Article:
Sector, Macro

Commodity Prices - More Downside Risk than Upside Potential

May 11th, 2011 | By Nick Sargen

At this time, I believe commodity prices are more at risk for price pressure over the coming years. Prices are most likely to be tested when the Federal Reserve and other central banks normalize interest rates in the next few years.

What’s Up (or Down) with Commodity Prices?

This topic has taken on added significance recently amid heightened volatility in commodity prices. After rising by 20% in the first four months of this year, Standard & Poor’s GSCI index of 24 commodities sank by 10% in the past week. The downturn was led by a $15 dollar drop in the price of crude oil, which closed the week near $100 for WTI. The plunge left investors wondering whether the secular rise in oil and commodity prices over the past two years is over.

My assessment is that it’s too early to tell. The run-up in commodity prices has been driven by global economic recovery, supply shortages, and record low interest rates, as well as by speculative factors. In my view, economic fundamentals have changed very little recently, and the heightened volatility mainly reflects speculative influences, which are difficult to predict.

Whatever the near term holds, there is also a growing debate about the long-term prospects for commodity prices. Jeremy Grantham recently published a report in which he concludes the world is using up its natural resources at an alarming rate, and he asserts this has caused a permanent shift in their value.[1] However, the researchers at Bank Credit Analyst (BCA) arrive at the opposite conclusion – namely, there is a high probability that commodity prices (other than oil) could plummet in the next few years.[2]

Where do I come out in this debate? I am more persuaded by the arguments that BCA musters, and think the test will come when the Federal Reserve and other central banks normalize interest rates in the next few years.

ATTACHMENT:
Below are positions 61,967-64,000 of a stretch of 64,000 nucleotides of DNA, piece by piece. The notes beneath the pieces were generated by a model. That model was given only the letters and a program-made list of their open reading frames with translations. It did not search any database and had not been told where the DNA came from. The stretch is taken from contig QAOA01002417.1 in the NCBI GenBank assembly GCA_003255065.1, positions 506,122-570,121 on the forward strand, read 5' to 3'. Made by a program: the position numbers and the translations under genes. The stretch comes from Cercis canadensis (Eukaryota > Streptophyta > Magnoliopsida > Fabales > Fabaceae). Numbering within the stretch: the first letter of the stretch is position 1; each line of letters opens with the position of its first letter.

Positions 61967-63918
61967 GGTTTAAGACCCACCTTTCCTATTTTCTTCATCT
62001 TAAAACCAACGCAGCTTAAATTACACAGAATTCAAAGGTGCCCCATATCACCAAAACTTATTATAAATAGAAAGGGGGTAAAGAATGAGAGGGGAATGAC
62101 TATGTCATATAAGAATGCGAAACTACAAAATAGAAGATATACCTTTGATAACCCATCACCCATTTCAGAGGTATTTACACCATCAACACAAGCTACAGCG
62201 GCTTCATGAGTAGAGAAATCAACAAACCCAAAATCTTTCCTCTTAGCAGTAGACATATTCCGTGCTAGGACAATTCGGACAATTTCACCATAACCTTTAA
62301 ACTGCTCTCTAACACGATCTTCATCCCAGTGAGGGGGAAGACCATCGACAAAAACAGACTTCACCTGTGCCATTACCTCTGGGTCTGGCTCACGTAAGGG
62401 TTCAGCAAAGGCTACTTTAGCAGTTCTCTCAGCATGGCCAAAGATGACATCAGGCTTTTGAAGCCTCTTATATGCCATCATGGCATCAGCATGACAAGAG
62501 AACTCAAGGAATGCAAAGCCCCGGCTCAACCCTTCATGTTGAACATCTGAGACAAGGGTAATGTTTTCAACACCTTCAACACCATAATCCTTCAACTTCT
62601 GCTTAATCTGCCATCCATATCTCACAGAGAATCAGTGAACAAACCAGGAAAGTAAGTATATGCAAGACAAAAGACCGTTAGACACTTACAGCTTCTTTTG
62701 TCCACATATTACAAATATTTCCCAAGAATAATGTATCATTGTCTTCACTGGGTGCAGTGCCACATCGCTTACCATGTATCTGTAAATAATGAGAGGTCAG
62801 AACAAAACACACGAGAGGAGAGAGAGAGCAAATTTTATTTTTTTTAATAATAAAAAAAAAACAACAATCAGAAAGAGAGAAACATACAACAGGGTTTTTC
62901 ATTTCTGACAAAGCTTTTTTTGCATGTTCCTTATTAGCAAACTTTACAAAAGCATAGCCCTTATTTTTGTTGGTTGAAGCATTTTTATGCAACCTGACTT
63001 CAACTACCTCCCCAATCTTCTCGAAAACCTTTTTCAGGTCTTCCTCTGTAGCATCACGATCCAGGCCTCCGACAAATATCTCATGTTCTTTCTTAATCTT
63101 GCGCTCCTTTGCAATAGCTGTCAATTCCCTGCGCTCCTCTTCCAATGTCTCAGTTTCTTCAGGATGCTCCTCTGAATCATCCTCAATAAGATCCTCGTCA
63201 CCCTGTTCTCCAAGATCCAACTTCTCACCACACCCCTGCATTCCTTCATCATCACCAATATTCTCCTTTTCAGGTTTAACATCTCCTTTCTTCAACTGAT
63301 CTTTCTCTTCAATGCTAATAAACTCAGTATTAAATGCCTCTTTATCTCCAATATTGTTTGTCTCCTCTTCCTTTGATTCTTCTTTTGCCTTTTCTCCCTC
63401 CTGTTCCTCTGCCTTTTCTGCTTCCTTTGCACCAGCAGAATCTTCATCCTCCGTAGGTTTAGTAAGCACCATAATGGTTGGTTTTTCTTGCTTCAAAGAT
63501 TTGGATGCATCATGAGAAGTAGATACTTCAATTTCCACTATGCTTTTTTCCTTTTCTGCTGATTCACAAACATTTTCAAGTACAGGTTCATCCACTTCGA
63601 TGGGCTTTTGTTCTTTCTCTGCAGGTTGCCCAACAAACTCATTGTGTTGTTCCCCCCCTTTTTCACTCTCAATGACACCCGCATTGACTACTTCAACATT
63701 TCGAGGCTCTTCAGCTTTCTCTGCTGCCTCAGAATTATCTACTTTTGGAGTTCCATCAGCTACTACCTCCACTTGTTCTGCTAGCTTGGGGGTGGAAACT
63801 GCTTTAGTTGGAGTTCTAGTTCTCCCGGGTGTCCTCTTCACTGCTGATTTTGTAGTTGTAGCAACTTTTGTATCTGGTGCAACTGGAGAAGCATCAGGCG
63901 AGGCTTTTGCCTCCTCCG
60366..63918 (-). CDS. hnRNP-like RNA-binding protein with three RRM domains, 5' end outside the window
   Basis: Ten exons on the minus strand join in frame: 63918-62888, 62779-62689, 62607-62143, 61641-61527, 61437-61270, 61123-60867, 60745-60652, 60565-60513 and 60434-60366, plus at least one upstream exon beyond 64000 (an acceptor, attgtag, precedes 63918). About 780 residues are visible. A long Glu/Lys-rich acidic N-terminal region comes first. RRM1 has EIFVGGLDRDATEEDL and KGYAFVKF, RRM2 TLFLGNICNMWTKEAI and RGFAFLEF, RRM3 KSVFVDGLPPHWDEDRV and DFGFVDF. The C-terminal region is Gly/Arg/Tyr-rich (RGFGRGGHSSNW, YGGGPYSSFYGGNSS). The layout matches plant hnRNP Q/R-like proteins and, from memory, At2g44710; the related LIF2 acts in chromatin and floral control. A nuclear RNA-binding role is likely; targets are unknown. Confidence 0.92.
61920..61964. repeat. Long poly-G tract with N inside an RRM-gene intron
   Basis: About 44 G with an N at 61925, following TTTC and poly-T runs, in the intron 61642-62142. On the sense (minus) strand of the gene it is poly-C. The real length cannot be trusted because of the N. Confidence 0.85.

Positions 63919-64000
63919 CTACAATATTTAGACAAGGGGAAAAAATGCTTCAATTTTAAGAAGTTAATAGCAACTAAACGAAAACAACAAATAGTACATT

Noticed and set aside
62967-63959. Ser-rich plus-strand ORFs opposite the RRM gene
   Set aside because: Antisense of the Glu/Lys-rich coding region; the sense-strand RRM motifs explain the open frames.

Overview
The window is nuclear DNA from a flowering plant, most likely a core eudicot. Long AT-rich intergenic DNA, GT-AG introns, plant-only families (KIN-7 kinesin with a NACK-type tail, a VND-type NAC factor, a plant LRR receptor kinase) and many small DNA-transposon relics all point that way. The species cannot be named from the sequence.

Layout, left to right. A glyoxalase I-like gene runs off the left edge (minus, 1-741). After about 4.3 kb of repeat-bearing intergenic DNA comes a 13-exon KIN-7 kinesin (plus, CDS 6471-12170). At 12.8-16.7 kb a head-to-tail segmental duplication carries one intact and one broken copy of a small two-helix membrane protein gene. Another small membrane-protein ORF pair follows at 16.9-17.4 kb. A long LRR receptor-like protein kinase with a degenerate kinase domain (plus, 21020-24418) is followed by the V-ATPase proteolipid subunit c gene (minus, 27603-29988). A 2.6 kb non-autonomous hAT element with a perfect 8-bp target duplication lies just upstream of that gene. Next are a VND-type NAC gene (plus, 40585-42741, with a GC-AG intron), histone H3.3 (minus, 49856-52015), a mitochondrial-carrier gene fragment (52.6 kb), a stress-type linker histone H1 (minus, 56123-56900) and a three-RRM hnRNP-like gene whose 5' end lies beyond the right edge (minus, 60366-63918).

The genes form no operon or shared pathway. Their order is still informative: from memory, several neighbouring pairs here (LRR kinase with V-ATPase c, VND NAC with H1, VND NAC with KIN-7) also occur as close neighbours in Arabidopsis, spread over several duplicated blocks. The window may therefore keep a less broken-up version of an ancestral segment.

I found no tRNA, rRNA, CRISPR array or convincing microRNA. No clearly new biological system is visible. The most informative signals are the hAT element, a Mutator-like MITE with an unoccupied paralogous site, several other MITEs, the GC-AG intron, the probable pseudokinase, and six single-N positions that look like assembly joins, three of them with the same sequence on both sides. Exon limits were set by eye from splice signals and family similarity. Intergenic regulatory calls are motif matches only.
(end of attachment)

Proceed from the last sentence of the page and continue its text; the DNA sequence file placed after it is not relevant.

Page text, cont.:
Near-term Prospects for Commodity Prices

Over the past decade, the principal driver of oil and commodity prices has been the global economic cycle and the emergence of China as a global economic power. Prior to the onset of the financial crisis in September 2008, commodity prices had increased nearly uninterrupted from 2003 on the back of strong global demand, with China becoming the dominant buyer of natural resources. During the financial meltdown from mid-2008 to early 2009, commodity prices plummeted in response to the severe global recession, but they rebounded subsequently as the world economy recovered.

Supply shortages have also played a role in the surge in food prices, owing to widespread crop damage in Russia, floods in Pakistan’s food belt, and flood damage in Australia and China. At the same time, some observers contend the U.S. corn-based ethanol mandate imposed in 2005 has contributed to the run-up in corn prices from $2 per bushel pre-2005 to more than $7 per bushel today.

In addition, speculative forces have been at play. The surge in oil prices this year, for example, from $90 per barrel to $115 per barrel was linked to political unrest in the Middle East and heightened risk of supply disruptions. More generally, the spike in prices of gold, silver and other precious metals appears to be linked to weakness of the U.S. dollar and to perceptions that the Federal Reserve and other central banks have been too accommodative.

Given this array of factors, why did oil and commodity prices suddenly plummet this past week? I am hard pressed to come up with an explanation based on fundamental factors. The news this past week did not alter my expectations about the U.S. and global economy, inflation or the conduct of monetary policies in the advanced economies. The more likely explanation is that some traders closed out positions and took profits when it appeared momentum was beginning to shift. If that, indeed, is the explanation, it is quite possible the same traders could reinstate positions if prices hold above certain technical levels.

As discussed below, my assessment is that commodity prices most likely have over-shot their long-term equilibrium levels and are now trading on momentum. That said, however, prices could still move higher until perceptions change about the global recovery (and demand forecasts moderate) or central banks tighten monetary policies, which would boost the cost of carry for commodities.

Long-term Prospects for Commodity Prices

Whatever the near-term prospects, the long-term trend in commodity prices is now receiving considerable attention. One reason: The Federal Reserve is basing its conduct of monetary policy on the premise that the surge in commodity prices is unrelated to its actions and will likely be temporary. If that assumption is incorrect, however, Fed policy may be too accommodative, and the U.S. could be headed for significantly higher inflation.